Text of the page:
prior drug use makes an applicant unsuitable for employment, balancing the needs
of the FBI to maintain a drug-free workplace and the public integrity necessary
to accomplish its law enforcement
mission. Applicants who do not meet these criteria should not apply for the
Special Agent position.
A. An applicant who has used any illegal drug while
employed in any law enforcement or prosecutorial position, or while employed in
a position which carries with it a high level of responsibility or public trust,
will be found unsuitable for employment.
B. An applicant who is discovered to have
misrepresented his/her drug history in completing the application will be found
unsuitable for employment.
C. An applicant who has sold any illegal drug for
profit at any time will be found unsuitable for employment.
D. An applicant who has used any illegal drug
(including anabolic steroids after February 27, 1991), other than marijuana,
within the last ten years or more than five times in one's life will be found
unsuitable for employment.
E. An applicant who has used marijuana within the past
three years or more than a total of 15 times in one's life will be found
unsuitable for employment.
To determine whether you meet the FBI's drug policy,
please answer the following
1) Have you used marijuana at all within the last three
2) Have you used marijuana more than a total of 15
times in your life?
3) Have you used any other illegal drug (including
anabolic steroids after February 27, 1991) at all in the past 10 years?
4) Have you used any other illegal drug (including
anabolic steroids after February 27, 1991) more than a total of five times in
5) Have you ever sold any illegal drug for profit?
6) Have you ever used an illegal drug (no matter how
many times or how long ago) while in a law enforcement or prosecutorial
position, or in a position which carries with it a high level of responsibility
or public trust?
If you answered "YES" to any of these questions, you should NOT apply for the
Special Agent position. They are immediate disqualifiers.
Special Agent Transfer Policy
The Director of the FBI maintains the authority to
transfer any FBI employee when it is in the best interest of the United States
Government. All Special Agents are subject to transfer at any time to meet the
organizational and program needs of the FBI. FBI Special Agents accept the
possibility of transfer as a condition of their employment. Special Agents may
be transferred where and when the needs of the FBI may dictate. In this regard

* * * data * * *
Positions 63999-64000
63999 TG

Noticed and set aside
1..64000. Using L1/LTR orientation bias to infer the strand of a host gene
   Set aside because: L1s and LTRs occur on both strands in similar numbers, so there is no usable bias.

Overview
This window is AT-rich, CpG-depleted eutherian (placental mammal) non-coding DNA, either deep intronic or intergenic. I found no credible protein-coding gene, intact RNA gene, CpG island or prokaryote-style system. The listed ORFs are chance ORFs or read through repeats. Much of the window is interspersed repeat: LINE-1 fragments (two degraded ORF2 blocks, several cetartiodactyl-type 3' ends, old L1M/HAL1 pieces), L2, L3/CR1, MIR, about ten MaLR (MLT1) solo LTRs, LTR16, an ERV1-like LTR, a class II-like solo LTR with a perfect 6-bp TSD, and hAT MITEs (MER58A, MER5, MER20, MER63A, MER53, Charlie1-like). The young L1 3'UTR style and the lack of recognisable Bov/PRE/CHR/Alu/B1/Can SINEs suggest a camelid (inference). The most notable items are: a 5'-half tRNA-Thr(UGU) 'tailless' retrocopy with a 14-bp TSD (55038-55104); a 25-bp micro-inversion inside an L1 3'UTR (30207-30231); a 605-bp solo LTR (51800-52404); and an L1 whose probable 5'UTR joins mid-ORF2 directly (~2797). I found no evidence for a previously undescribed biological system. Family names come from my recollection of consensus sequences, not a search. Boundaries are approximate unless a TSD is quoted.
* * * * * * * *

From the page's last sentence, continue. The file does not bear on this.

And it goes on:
the overall needs of the Bureau, to include the assurance that investigatory
experience levels are appropriately represented in all field offices, along with
budgetary considerations, take precedence. The personal needs and preferences of
the Special Agents are considered wherever possible in carrying out the transfer
Special Agent Firearms Policy
In 1934, Congress authorized Special Agents of the FBI
to carry firearms under Title 18, USC, Section 3052. Special Agents are
initially trained at the FBI Academy, Quantico, Virginia, in all aspects of the
use and maintenance of firearms and related equipment under their control. It is
not necessary to have prior experience with a firearm. The FBI Academy will
provide training in this area.
Special Agents must be armed or have immediate access
to a firearm at all times when on official duty unless good judgment dictates
otherwise. Special Agents may be required to utilize deadly force should
The job description for a Special Agent of the FBI
includes, "...a Special Agent must be fit for strenuous exertion." A Special
Agent is often placed in situations that make great demands of his/her physical
capacity. In these instances, physical fitness is often the factor that spells
the difference between success and failure - even life and death . The Special
Agent who lacks the muscular strength and endurance necessary to successfully
cope with these situations is not prepared to adequately discharge his/her
The prime motivating factors for physical fitness are
pride and a desire for
personal improvement. For the law enforcement officer, a strong motivator can be
realization that his/her life, and possibly the lives of others, could well
depend on whether or not he/she is physically fit. If you are applying for the
Special Agent position, you must meet
certain weight or body fat requirements (males - 19% and less; females - 22% and
further processing of your application will take place. See Desirable Weight
Ranges, page 32), for weight criteria and body fat requirements.
Having the physical proficiency to apply defensive
tactic holds and being adept in the use of handcuffs on a passive partner in
training does not guarantee success on the job. Minimum levels of strength,
flexibility, and endurance are necessary to ensure survival in an arrest
situation as well as to enhance the safety of fellow Special Agents, other law
enforcement officers, and civilians. For these reasons, the FBI fitness
philosophy begins when an individual applies for the Special Agent position and
continues through New Agents' training and throughout his/her career. Applicants
for the Special Agent position should engage in a regular fitness program to
develop and maintain their strength, endurance, agility, aerobic capacity, etc.